Heroes missing in space return, but in a condition that threatens their very lives. What’s left of the superhero community attempts to help these comrades, while mourning those who didn’t make it back—but are they gone or just lost? Find out in Week 5 of the INFINITE CRISIS aftermath series!
The metagene storyline really helps to pick things up and widen the scale of this event. It has certainly been an enjoyable read up to this point, but it was also running the risk of being little more than a bunch of tiny stories about tertiary DC heroes, and I don’t know if the writers could have sustained everyone’s interest in that for a whole year.
Unfortunately, the Zeta Beam bit doesn’t really work for me. We get the story in after-the-fact exposition, so it doesn’t have much impact, despite Alan Scott’s best monologuing efforts. It just feels like DC writers/editors again treating minor characters horribly, as was the frequent trend at the time. It will continue to be a problem in later issues.
I don’t remember these comics “reading” so quickly, this is like a New 52 comic.
The gibberish about “52 is coming” reminds me of the nonsensical piled on / never rationally resolved “mysteries” of Lost or later the Leftovers (or the 3 season Under the Dome TV series). The entertainment value is more in how humans respond to unsolvable mystery and tragedy more than what the actual story of the mystery is.
Definitely – the idea of Luthor making super-powers for potentially everyone is an intriguing one. While different, it feels evocative of Kingdom Come, where the problem was all these super-powered people with some of them not respecting it as much as others.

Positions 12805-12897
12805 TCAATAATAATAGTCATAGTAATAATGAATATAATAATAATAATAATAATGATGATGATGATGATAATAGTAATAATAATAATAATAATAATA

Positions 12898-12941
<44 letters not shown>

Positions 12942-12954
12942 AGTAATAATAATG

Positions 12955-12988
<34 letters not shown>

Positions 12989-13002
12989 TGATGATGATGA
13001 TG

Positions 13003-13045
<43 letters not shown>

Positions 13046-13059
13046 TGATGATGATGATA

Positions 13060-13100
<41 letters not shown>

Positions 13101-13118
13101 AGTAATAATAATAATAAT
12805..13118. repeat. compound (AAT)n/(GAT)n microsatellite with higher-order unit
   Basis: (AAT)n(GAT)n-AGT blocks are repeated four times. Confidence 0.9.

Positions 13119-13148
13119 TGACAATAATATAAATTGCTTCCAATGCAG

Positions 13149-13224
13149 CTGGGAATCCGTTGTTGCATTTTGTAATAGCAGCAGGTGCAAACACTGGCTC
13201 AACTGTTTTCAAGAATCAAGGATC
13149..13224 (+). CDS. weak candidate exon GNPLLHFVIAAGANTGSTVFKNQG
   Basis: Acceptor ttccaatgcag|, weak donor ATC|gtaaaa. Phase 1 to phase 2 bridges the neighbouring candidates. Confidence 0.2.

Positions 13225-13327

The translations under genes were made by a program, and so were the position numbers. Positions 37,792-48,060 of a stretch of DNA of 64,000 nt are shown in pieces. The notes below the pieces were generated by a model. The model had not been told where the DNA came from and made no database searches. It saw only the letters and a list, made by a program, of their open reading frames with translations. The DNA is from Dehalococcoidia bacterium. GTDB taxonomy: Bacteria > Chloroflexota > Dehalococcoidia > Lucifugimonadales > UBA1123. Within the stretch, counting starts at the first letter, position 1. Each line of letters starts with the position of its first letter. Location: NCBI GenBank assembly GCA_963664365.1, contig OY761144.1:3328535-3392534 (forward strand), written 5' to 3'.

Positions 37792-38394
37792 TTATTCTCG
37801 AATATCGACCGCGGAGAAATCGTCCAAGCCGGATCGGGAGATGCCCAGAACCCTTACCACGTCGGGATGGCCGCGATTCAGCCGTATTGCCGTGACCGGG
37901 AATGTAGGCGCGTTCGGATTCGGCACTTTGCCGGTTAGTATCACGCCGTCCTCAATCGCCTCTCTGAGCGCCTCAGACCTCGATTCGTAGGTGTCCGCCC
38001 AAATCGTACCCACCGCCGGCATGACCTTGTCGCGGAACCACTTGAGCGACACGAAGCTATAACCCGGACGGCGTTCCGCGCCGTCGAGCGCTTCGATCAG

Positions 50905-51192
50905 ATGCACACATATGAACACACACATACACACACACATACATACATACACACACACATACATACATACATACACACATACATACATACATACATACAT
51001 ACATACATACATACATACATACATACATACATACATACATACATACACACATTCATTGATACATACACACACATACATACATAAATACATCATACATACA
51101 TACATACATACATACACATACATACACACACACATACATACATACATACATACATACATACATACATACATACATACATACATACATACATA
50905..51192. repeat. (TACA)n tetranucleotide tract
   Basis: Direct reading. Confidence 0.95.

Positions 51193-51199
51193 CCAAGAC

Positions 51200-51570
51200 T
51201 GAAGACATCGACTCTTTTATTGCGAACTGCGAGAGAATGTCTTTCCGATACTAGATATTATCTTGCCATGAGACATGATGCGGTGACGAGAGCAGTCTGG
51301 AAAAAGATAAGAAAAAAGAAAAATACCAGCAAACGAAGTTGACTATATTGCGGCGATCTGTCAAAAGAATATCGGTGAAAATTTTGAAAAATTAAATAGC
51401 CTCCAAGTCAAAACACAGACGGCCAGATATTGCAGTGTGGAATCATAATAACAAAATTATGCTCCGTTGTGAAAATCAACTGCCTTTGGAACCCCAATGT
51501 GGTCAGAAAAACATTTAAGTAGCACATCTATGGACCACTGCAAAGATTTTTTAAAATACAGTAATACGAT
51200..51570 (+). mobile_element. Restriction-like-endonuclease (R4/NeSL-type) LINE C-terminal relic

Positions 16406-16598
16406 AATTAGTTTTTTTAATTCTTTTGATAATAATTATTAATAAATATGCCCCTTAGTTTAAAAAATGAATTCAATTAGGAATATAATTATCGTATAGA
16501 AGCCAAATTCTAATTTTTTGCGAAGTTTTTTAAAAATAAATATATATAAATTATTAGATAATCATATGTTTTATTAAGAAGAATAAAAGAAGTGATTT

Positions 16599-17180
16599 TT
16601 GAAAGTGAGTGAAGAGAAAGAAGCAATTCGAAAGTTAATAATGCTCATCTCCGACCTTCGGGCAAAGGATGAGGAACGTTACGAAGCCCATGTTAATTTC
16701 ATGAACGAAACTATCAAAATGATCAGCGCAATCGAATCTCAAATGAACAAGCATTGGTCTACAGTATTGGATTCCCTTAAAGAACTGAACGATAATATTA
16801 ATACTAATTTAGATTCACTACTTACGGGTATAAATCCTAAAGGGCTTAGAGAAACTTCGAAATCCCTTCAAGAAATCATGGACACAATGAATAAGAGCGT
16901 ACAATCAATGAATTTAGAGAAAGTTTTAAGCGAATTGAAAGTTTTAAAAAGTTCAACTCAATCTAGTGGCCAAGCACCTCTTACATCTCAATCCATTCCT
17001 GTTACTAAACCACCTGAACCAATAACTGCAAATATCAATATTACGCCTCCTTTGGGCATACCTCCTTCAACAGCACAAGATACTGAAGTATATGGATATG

Yeah, I wasn’t sure how much of that was something we would have already known from Infinite Crisis, but I can see that. And yeah, what happened to some of these guys was pretty gnarly. What we see with Mal Duncan stood out to me partly because of his recent role in The Other History of the DC Universe – just another example of Mal getting messed up by the superhero game, I guess.
True – I feel like that’s the case even for more effective mysteries. Even if the plot is meticulously thought out and executed flawlessly, does it really matter if you don’t care about who’s involved?
Huh, at first I thought he just plain lost his eyes, but now that you mention it, I guess they do imply the eye that Alan Scott has is Adam’s, right? Y I K E S. I’m curious to see how that’s resolved, but moreover, I’m curious as to why they’re just letting him fumble around like that with no eyes.
Yeah, I remember really liking the Starfire from this series – honestly, I think this was one of the last pretty solid takes on her for a while.